Tea House (Plymouth, MN)
By Karen Cooper and Bruce Schneier
Star Tribune West
May 18, 2005
What could be worse than heading out to your favorite restaurant, with your heart set on your favorite dish, and discovering that everybody else in town had the same idea and is standing in the lobby when you get there?
It's maddening, we say. And we avoid any such problem by heading to Tea House late on the weekends. Go early or get there around 8 PM, and you'll get seated pretty quickly.
The other thing to know about Tea House is that the Szechuan menu is far more interesting than the regular menu. Forget ordering standards like egg foo yung and lo mein; ignore the regular menu completely.
Follow those two suggestions, and you're in for a treat. Szechuan food isn't all hot and spicy. It's about the mixing of different flavors: sweet, sour, bitter, salty, fragrant, and aromatic. The point of the chili peppers is to stimulate the palate so you can better taste all the other flavors.
We loved the Chung King spicy chicken. The same dish is available on both the standard and Szechuan menus, so be sure to order it off the latter. The dish is exceptionally flavorful, with onions, green peppers, and just the right amount of spice.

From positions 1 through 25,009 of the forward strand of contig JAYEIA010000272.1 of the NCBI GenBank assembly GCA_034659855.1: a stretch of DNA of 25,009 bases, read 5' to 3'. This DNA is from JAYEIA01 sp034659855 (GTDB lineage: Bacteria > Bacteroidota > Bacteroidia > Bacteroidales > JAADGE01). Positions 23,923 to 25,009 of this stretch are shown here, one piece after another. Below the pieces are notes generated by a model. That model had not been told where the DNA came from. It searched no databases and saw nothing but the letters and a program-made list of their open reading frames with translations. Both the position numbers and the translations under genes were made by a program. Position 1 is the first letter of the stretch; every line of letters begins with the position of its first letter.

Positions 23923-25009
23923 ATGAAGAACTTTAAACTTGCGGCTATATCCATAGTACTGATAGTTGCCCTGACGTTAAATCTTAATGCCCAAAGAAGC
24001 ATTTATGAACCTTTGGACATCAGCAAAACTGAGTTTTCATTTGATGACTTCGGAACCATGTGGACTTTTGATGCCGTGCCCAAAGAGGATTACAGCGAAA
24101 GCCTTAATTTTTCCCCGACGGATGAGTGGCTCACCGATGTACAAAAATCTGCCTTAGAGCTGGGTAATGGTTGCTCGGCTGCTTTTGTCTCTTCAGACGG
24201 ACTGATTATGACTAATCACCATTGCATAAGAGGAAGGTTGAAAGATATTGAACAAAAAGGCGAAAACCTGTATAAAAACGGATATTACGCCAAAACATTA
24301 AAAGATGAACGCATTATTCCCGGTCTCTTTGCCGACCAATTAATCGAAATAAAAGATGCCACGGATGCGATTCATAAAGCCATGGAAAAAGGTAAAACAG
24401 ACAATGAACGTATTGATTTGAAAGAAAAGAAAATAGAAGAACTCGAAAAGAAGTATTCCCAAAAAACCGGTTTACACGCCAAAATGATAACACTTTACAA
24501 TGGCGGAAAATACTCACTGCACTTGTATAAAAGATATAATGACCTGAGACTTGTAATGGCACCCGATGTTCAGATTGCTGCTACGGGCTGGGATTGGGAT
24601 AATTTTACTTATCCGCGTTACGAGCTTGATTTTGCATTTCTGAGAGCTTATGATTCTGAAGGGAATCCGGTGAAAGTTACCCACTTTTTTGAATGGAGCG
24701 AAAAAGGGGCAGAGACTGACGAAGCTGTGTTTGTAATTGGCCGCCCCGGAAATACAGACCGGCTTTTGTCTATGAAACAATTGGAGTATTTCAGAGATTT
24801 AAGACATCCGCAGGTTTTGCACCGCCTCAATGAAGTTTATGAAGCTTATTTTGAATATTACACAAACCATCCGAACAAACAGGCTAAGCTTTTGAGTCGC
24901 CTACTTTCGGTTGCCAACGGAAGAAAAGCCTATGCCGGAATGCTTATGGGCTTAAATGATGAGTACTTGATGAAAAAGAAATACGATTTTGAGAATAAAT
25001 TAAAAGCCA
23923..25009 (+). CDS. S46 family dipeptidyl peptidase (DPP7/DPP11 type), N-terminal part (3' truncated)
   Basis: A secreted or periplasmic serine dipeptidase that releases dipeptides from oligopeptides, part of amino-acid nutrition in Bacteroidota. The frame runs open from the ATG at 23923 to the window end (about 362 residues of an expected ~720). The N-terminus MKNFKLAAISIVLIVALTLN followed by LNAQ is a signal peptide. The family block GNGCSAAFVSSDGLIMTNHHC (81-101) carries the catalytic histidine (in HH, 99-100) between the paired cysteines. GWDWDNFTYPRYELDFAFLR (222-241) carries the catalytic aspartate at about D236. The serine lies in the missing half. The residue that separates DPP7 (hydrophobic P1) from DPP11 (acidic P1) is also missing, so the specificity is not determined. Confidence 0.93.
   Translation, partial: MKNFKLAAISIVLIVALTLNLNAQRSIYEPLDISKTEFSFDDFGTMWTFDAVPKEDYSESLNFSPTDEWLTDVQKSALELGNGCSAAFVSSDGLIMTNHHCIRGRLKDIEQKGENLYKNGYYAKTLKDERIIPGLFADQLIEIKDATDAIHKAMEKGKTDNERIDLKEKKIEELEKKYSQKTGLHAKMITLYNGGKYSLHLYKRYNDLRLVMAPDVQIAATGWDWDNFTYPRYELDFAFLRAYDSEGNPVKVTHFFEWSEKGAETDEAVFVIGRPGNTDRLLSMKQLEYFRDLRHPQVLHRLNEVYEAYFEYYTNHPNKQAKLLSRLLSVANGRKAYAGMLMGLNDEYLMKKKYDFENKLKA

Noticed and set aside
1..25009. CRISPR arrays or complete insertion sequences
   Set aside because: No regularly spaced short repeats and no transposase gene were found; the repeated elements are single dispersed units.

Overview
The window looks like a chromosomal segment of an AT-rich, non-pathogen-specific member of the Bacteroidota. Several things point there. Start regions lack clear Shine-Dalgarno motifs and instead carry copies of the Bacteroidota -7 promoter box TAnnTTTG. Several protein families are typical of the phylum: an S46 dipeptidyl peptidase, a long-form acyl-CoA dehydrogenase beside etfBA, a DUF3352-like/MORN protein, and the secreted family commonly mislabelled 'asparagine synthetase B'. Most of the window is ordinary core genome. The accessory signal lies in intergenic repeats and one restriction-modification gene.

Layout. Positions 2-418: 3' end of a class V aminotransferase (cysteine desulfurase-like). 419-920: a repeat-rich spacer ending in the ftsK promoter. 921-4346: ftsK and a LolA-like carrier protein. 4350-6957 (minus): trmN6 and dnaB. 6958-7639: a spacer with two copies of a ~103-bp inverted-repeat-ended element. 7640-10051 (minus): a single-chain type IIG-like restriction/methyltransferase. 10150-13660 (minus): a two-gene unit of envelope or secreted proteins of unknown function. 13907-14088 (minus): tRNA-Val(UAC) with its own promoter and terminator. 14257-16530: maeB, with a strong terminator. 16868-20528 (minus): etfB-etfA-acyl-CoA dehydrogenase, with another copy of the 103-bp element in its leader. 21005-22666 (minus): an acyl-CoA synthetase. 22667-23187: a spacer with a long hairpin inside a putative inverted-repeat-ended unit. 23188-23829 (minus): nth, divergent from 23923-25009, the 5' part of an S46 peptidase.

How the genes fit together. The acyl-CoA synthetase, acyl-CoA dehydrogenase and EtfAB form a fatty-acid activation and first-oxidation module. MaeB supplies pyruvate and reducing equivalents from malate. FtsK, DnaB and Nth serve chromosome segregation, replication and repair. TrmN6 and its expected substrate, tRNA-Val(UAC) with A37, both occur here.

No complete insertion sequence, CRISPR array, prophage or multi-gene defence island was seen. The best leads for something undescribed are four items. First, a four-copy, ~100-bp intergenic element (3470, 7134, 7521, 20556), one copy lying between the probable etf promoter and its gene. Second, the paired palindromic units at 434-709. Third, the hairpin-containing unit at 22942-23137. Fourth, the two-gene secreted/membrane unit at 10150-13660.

Dishes are labeled according to their spice level. The hottest dish we tried was the pork in Szechuan sauce. It was served in a bowl with pieces of Napa cabbage. We thought it was delicious, but it's not for everyone. People who like spicy dishes will like this.
If you'd rather have something mild, try the shrimp with asparagus. The shredded pork in garlic sauce is also good, and not too garlicky.
Fish specials are more common on weekends than on weekdays. On one visit we ordered Dancing Fish: pieces of sole in a flavorful broth with carrots, baby corn, and cilantro.
We recommend the tea-smoked duck only if you're sharing with a group. The meat is quite good, but there's nothing but duck on the plate.
Clunkers include the Kung Pao chicken, which was a bit too sweet for us, although its mild peanut flavor is more authentic than you'll find at other Chinese restaurants around town.
And stay away from the double-cooked pork. The meat is salty and fatty, and doesn't do justice to the sautéed leeks and black bean sauce it's served with.
Appetizers are a mixed bag. You might order the sliced pork ear in spicy sauce, or the sliced pork stomach in spicy sauce, but you're on your own if you do. We recommend instead the bamboo tips in spicy sauce or the dan-dan noodles. The latter comes in a small rice bowl, with peanut sauce, green onions, and a bit of shredded meat.
A curiosity is the sauced cucumber. Most of us are not used to eating heated cucumber slices, so we found it a little weird. Go with a group, and order one for the table so everyone can try it.
In general, Tea House is a better restaurant with a large group. Chinese food is the most fun when you can sample lots of dishes.
88 Nathan Lane, Plymouth
Atmosphere: Typical Chinese restaurant
Service: Uneven when crowded
Sound level: Lively
Recommended dishes: Chung king spicy chicken, seafood asparagus, dan-dan noodles
Prices: Entrees $11–$15, $7 lunch buffet
Children: No special menu for children
Photo of Bruce Schneier by Per Ervland.
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